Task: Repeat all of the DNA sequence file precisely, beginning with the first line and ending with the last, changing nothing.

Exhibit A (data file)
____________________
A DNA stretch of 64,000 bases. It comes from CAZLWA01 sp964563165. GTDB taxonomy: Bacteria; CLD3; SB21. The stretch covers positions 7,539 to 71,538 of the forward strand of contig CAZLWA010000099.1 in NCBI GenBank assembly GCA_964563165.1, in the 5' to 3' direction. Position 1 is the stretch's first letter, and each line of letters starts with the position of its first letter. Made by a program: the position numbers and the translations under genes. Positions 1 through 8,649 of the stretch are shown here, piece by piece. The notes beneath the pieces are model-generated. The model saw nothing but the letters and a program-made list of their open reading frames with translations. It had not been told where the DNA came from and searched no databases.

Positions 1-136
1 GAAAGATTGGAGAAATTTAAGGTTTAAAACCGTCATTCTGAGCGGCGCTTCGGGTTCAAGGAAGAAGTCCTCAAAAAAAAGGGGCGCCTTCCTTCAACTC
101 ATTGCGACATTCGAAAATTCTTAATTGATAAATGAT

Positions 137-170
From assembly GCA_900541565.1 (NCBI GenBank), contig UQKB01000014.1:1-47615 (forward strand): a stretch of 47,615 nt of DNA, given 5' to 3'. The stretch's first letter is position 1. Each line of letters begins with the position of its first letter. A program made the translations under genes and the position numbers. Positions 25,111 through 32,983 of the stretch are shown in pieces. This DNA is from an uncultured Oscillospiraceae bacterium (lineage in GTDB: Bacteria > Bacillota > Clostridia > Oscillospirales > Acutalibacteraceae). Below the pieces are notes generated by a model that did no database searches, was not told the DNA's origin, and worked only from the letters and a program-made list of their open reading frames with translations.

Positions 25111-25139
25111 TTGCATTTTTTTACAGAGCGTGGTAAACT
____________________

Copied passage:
A DNA stretch of 64,000 bases. It comes from CAZLWA01 sp964563165. GTDB taxonomy: Bacteria; CLD3; SB21. The stretch covers positions 7,539 to 71,538 of the forward strand of contig CAZLWA010000099.1 in NCBI GenBank assembly GCA_964563165.1, in the 5' to 3' direction. Position 1 is the stretch's first letter, and each line of letters starts with the position of its first letter. Made by a program: the position numbers and the translations under genes. Positions 1 through 8,649 of the stretch are shown here, piece by piece. The notes beneath the pieces are model-generated. The model saw nothing but the letters and a program-made list of their open reading frames with translations. It had not been told where the DNA came from and searched no databases.

Positions 1-136
1 GAAAGATTGGAGAAATTTAAGGTTTAAAACCGTCATTCTGAGCGGCGCTTCGGGTTCAAGGAAGAAGTCCTCAAAAAAAAGGGGCGCCTTCCTTCAACTC
101 ATTGCGACATTCGAAAATTCTTAATTGATAAATGAT

Positions 137-170
From assembly GCA_900541565.1 (NCBI GenBank), contig UQKB01000014.1:1-47615 (forward strand): a stretch of 47,615 nt of DNA, given 5' to 3'. The stretch's first letter is position 1. Each line of letters begins with the position of its first letter. A program made the translations under genes and the position numbers. Positions 25,111 through 32,983 of the stretch are shown in pieces. This DNA is from an uncultured Oscillospiraceae bacterium (lineage in GTDB: Bacteria > Bacillota > Clostridia > Oscillospirales > Acutalibacteraceae). Below the pieces are notes generated by a model that did no database searches, was not told the DNA's origin, and worked only from the letters and a program-made list of their open reading frames with translations.

Positions 25111-25139
25111 TTGCATTTTTTTACAGAGCGTGGTAAACT